Father, son and grandson reunite at Newfoundland race track thanks to DNA test


It’s a scorching summer afternoon, and Ron Thomas is ready to race his blue and yellow Honda Civic around the track at Thunder Valley Speedway in Bishop’s Falls, Newfoundland.

It’s something he’s been doing on his own for over a decade. But this year, his son and grandson are both there too, sharing his passion for fast engines and squealing tires.

The reason it took them so long to run together is straight out of the movies.

Amateur race car driver Ron Thomas waits for the green light at Thunder Valley Speedway. He has always loved cars and is now happy to share his passion with his biological son and his grandson, who share his love of mechanics. (Submitted by Robyn Pollett)

The three men share a love of mechanics. Junkyard owner Thomas, 66, says he always takes things apart and puts them back together. His son, Jason Gedge, 44, says he was the same. And Gedge’s son, Jason Jr., who is 21, says he grew up around the things his dad loved: auto parts and grease.

But it wasn’t until this year that Gedge, who was adopted at birth, learned that Thomas was his biological father, thanks to a DNA test.

Neil Thomas, Ron’s brother, submitted his DNA to an online registry this spring. Most of the names that came out were ones he recognized, but one didn’t make sense to him – Gedge.

“The last name was not common in the family, either on my mother’s side or on my father’s side,” Neil said.

After exchanging messages with a woman who had also submitted DNA to the registry, Neil realized the Gedge in his records was his nephew. Thomas had his infant son adopted in the late 1970s in Labrador City.

Neil Thomas, far right, watches his family run. He is the brother of Ron Thomas. He registered his DNA on a website, which led to matches with unknown names and eventually led him to Thomas’ son, Jason Gedge, who was given up for adoption at birth. (Submitted by Robyn Pollett)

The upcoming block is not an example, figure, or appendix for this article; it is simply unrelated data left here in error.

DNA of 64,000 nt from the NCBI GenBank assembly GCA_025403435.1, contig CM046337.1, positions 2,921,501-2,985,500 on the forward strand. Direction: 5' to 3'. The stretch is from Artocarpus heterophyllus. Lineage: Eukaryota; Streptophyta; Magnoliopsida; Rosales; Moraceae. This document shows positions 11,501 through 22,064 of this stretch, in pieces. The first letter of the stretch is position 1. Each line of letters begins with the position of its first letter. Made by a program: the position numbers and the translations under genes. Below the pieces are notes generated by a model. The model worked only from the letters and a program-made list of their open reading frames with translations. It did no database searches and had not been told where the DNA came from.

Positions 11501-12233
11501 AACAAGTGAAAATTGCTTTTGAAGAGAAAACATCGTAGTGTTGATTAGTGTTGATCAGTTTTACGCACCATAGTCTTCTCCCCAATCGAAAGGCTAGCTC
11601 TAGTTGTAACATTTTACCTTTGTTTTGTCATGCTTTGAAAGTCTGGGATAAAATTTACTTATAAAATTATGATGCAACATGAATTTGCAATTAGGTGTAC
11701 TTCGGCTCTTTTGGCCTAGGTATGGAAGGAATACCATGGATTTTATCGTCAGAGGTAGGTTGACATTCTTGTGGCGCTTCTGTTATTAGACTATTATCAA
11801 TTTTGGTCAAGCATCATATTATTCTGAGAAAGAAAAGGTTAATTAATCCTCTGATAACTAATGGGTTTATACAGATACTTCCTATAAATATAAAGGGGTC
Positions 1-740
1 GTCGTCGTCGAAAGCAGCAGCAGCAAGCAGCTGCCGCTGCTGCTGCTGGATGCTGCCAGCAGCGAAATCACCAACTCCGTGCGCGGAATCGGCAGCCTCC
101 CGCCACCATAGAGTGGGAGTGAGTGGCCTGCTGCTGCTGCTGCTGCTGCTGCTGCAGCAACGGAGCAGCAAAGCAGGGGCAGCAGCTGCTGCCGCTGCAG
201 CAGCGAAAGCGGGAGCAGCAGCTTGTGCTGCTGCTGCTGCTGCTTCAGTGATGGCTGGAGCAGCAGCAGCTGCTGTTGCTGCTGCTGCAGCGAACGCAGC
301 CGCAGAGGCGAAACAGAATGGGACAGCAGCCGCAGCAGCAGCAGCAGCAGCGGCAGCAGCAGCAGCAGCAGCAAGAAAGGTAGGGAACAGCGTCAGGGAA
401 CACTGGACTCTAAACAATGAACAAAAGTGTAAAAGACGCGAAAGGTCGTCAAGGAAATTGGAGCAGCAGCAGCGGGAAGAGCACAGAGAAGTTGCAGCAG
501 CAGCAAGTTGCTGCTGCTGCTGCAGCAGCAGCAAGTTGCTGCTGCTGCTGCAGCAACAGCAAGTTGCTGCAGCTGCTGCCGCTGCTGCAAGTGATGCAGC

He called his brother Ron and told him he had found his son, Jason Gedge, living in Corner Brook. Thomas lives in Deer Lake, Newfoundland; her son lives about 50 kilometers up the road in Corner Brook.

The calls for the meeting have started. A day after Ron and his son spoke on the phone about the DNA match, they met face to face.

But it wasn’t the first time the men had met. Gedge says he actually bought some junkyard parts from his dad and attended the same wedding party before.

Radio-Canada Newfoundland morning5:18Three generations take the path of the race, after more than 40 years of separation. The love of car repair and racing can be in the blood

Three generations of a central Newfoundland family have a love of cars and racing is in their genes. CBC’s Melissa Tobin shares their remarkable story. 5:18

“It was just there last week, it came back in my memories on Facebook, at a wedding I was at 13 years ago,” Gedge said. “Just a random photo I took. There is a photo of [Ron] …at the same wedding. And I never had a clue.”

Striking similarities

Although he has lived his entire life away from his biological father, no one can deny Gedge’s resemblance to Thomas.

Gedge thinks the answer to the nature versus nurture issue is pretty clear, considering everything he’s learned about his biological father. His adoptive father, Joe Gedge, says he was wrong in this debate.

Joe Gedge, left, Jason’s adoptive father, says he once believed the environment had more of an effect than biology on who his adopted son would become. But after seeing all the similarities Jason shares with his biological family members, he has a change of heart. (Submitted by Robyn Pollett)

“At one point in my life, I would have argued that the environment has an influence on people,” Joe said. “But…I realized how much Jason looks like his biological parents. It’s amazing how much they look alike. They’re very smart. They look alike. Their hair is the same color. It’s amazing. “

As for the men, they are happy to be reunited. Gedge and his son are now working at Thomas’ junkyard and they are all getting to know each other better.

This is a link that is going to come in handy for Thomas on race days.

“I came for years without a pit crew, with nothing,” Thomas said. “Now we have a great race team. Now we have a full pit crew.”

The men think it’s great to get to know more family – and they’re also glad to have gotten some extra help in the running pit. (Submitted by Robyn Pollett)

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